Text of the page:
Secondly, the geopolitics of Europe and also Germany’s have changed. In 2010, the relationship between Europe and the United States was stable and Brexit was not on the table. Also, Russia and Turkey did not pose the challenges they pose today. Then, a number of events shaped the geopolitical scene: in 2014 Russia invaded Ukraine and in 2016 the Brexit referendum in the UK and the election of Trump as President in the US took place. The UK has left the EU, and the US geopolitical rivalry with China intensified considerably. As a consequence, the world changed, leading to an increasing awareness in Europe that it must rely more on its own strength.
The fiscal debate in Europe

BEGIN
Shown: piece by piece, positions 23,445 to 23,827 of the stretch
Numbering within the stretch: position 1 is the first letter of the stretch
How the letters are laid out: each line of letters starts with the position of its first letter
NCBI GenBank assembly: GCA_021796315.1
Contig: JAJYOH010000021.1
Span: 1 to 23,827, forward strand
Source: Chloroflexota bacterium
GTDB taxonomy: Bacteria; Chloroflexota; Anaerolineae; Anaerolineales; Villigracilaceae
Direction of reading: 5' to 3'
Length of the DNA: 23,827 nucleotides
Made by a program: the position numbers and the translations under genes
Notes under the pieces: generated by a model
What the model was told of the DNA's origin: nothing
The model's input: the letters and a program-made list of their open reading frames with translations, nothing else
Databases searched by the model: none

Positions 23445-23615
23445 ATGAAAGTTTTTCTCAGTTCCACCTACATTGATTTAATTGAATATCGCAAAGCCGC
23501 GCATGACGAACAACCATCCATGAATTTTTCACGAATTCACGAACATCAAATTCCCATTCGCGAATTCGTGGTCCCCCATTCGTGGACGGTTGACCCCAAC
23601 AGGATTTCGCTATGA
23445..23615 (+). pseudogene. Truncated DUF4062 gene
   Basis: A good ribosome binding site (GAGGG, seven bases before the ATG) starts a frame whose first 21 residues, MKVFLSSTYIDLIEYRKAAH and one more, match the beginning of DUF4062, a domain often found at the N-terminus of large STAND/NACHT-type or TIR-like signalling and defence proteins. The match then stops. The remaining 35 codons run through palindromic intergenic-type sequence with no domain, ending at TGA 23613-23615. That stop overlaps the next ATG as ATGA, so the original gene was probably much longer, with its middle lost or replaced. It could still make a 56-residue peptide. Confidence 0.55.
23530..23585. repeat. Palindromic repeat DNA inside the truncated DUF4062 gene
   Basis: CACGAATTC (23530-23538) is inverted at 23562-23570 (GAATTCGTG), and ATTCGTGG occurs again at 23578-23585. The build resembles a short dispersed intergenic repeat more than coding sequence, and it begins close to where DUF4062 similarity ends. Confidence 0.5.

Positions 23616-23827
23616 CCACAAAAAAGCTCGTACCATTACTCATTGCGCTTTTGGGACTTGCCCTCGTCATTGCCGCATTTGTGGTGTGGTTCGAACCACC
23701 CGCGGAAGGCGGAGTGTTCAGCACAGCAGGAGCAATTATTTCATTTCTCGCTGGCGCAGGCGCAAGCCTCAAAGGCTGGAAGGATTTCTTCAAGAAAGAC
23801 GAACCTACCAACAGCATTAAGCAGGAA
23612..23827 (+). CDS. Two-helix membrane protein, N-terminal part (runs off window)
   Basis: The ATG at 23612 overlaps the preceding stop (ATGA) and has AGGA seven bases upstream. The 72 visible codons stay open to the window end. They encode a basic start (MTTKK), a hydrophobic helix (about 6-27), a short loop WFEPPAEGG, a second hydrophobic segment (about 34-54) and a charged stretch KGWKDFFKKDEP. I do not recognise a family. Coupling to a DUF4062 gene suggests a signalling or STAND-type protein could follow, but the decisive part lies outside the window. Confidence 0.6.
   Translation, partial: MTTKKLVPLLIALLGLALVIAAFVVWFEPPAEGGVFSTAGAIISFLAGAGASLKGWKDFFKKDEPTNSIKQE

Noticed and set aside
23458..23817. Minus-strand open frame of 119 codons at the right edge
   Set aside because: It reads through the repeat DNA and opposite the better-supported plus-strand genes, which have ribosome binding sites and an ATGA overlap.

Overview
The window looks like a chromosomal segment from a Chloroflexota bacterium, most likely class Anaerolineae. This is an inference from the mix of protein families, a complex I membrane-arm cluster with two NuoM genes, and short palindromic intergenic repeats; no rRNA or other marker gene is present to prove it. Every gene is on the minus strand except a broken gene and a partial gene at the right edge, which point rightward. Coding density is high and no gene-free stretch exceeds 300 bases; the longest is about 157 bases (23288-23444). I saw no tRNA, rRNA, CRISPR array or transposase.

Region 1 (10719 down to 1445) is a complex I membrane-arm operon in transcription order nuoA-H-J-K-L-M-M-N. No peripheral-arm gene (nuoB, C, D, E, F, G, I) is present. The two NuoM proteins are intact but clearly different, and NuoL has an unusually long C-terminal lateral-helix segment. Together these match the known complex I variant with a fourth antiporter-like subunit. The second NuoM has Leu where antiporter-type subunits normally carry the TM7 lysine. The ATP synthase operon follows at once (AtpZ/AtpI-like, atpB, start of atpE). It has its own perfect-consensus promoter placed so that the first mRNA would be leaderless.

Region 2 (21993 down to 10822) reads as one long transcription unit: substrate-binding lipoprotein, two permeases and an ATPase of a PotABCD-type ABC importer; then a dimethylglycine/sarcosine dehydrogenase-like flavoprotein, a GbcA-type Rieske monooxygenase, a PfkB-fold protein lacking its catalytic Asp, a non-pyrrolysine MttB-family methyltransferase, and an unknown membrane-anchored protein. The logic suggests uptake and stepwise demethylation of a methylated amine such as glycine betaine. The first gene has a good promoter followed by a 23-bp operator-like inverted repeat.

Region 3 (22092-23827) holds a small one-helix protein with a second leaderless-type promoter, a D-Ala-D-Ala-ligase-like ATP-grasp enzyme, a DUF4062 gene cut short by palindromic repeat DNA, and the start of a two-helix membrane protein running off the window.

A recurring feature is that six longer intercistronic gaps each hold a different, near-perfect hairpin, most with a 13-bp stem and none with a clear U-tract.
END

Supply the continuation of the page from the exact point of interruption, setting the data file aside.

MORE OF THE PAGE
Regarding fiscal policy in the EU, there is increasing awareness that going back to the rules prior to the pandemic would be highly problematic. But there is no consensus as to how these rules must change. For some northern core countries, weakening the fiscal rules after agreeing to the recovery fund, will be hard to sell to their domestic electorates. At the same time, there is broad awareness that the fight against climate change will require a lot of additional investment in all countries, which cannot happen under an austerity driven fiscal framework. The critical issue for the European fiscal framework, is how to make sure that the new rules do not force austerity in countries such as Italy that now have a debt level that is more than two and a half times more than the Maastricht limit of 60% of GDP and other countries such as Spain, Portugal, Greece and Cyprus. The debate on this subject, on how to re-apply the rules, is still at its early stages.